Say what you like about lockdown, it encourages exploration. This week the Egyptian Tourist Board invited the world into the 5,000-year-old tomb of Queen Meresankh III: free entry instead of the usual charge of 50 Egyptian pounds (around £2.50) and not a single tour group jostling for space.

The tour is one of four virtual trips of historic Egyptian sites being promoted during lockdown. Beefed up with 3D modelling by Harvard University, this is true vicarious travel, offering a tangible sense of one of the finest tombs in antiquity plus information and computer reconstructions at a click. Just crank the central heating up to max for desert realism.

Hewn from the bedrock, the tomb was excavated in 1927 by Harvard’s George Andrew Reisner. Hieroglyphs established it as that of Meresankh III, daughter of fourth dynasty Prince Kawab and Hetepheres II, granddaughter of the Great Pyramid builder Cheops. The American archaeologist was wowed by the quality of its painting. “None of us had ever seen anything like it,” Reisner wrote later in the Bulletin of the Museum of Fine Arts.

On either side of the entrance, fine bas-reliefs daubed with earthy, 5,000-year-old pigments capture the tomb’s preparation. Sculptors chisel funerary monuments. Hunters net waterbirds and a line of servants bears baskets of offerings. Intended to sustain Meresankh’s soul in the afterlife, they are a snapshot of life five millennia ago.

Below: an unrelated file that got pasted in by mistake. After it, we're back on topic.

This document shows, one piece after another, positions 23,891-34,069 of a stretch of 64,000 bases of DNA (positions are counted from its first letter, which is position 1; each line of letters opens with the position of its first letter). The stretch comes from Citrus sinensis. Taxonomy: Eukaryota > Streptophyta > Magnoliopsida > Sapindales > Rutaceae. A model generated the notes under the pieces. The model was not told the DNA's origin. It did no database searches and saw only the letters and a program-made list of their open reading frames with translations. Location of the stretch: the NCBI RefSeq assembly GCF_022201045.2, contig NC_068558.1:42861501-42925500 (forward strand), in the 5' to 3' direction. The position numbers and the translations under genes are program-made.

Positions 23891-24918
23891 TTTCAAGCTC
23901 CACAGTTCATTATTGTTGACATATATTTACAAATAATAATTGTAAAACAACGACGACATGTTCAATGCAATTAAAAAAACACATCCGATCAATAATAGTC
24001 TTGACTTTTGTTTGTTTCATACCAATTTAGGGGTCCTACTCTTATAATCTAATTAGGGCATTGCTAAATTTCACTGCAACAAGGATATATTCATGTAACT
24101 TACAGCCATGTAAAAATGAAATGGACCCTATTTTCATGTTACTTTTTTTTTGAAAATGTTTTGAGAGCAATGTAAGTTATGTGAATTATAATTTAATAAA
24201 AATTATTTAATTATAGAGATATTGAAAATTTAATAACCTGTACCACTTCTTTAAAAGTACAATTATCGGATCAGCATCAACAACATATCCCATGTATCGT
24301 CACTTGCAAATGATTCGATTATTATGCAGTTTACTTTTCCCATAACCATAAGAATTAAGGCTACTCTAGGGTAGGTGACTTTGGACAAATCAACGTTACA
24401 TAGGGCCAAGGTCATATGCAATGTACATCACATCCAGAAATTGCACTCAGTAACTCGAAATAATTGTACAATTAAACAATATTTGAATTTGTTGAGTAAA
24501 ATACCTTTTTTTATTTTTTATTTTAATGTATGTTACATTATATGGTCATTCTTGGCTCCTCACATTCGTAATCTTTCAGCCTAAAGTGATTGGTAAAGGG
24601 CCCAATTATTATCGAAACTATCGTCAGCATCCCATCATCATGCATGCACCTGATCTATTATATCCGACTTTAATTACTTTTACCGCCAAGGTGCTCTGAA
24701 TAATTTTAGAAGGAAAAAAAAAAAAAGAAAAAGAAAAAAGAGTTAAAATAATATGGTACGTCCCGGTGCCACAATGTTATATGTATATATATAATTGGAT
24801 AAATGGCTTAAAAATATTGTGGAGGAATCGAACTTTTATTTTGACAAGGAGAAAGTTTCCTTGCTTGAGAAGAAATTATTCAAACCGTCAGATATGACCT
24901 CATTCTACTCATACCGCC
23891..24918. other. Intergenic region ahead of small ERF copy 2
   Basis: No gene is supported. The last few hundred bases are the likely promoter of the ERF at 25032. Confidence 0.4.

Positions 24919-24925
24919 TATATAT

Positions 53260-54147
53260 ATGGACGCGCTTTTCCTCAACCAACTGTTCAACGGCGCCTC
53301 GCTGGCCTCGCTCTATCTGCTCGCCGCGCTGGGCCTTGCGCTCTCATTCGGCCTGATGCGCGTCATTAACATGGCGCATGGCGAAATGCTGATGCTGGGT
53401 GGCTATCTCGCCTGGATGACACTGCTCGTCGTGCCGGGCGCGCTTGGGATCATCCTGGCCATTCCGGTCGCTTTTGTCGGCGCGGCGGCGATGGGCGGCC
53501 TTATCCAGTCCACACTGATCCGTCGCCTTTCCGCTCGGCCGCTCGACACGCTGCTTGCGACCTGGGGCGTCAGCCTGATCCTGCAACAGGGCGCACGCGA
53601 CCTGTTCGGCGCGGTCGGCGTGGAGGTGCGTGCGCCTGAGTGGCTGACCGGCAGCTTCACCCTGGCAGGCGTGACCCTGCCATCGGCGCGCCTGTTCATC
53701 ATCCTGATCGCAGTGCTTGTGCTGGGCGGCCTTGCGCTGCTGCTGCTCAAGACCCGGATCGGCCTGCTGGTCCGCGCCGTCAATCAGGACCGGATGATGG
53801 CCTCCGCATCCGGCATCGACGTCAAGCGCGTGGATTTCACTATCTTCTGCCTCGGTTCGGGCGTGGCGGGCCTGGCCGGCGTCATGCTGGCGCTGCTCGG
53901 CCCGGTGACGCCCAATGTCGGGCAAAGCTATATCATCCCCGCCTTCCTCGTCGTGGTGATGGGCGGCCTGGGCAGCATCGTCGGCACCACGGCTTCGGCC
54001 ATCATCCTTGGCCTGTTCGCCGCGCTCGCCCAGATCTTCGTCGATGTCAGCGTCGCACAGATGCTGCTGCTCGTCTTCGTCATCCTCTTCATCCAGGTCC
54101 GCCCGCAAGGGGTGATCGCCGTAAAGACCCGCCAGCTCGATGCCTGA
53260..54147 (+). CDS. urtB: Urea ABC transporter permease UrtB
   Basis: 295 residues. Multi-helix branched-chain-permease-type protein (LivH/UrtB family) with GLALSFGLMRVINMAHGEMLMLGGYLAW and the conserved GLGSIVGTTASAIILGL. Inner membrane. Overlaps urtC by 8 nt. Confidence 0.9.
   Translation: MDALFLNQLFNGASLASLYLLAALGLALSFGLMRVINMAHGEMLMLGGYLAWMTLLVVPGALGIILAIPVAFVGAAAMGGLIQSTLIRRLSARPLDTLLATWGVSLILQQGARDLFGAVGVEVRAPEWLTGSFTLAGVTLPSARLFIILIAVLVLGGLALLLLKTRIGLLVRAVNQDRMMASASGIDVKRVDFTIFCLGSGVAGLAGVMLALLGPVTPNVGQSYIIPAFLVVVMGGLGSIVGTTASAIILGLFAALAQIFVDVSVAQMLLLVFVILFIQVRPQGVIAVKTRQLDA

Wearing a white robe, the queen is pictured on an opposite wall and as a statue, arm in arm with her mother, in an antechamber west of the entrance. Ancient Egyptians interpreted the setting of the sun in the west as the gateway to the dead – and beneath a panel of bakers shaping triangular loaves, wooden steps drop into the tomb’s guts.



Screenshot from the virtual tour of the tomb of Queen Meresankh III

The only soundtrack that can do justice to a virtual descent down the tomb’s five-metre burial shaft is the theme from Indiana Jones. Chisel marks remain visible on the walls. The light fades to crepuscular gloom. The route ducks under a low entrance into the chamber where Reisner found Meresankh’s black granite sarcophagus.

A tab in the lower left corner provides a rotatable 3D model of the tomb.

If this tour is a teaser to inspire future visits, that of the Mosque-Madrassa of Sultan Barquq is a glimpse of a sight off-limits to tourists. On Cairo’s historic thoroughfare, Sharia Al Muizz, the 14th-century religious school hints at the medieval glory of a city which flowered through trade between east and west.

Other tours visit the Coptic Red Monastery in Upper Egypt, its frescos of doe-eyed Coptic saints Egypt’s best, and the Ben Erza synagogue – founded, the story goes, on the site where Moses was discovered.

Four ancient sites across Egypt in an hour. Lockdown has its benefits.

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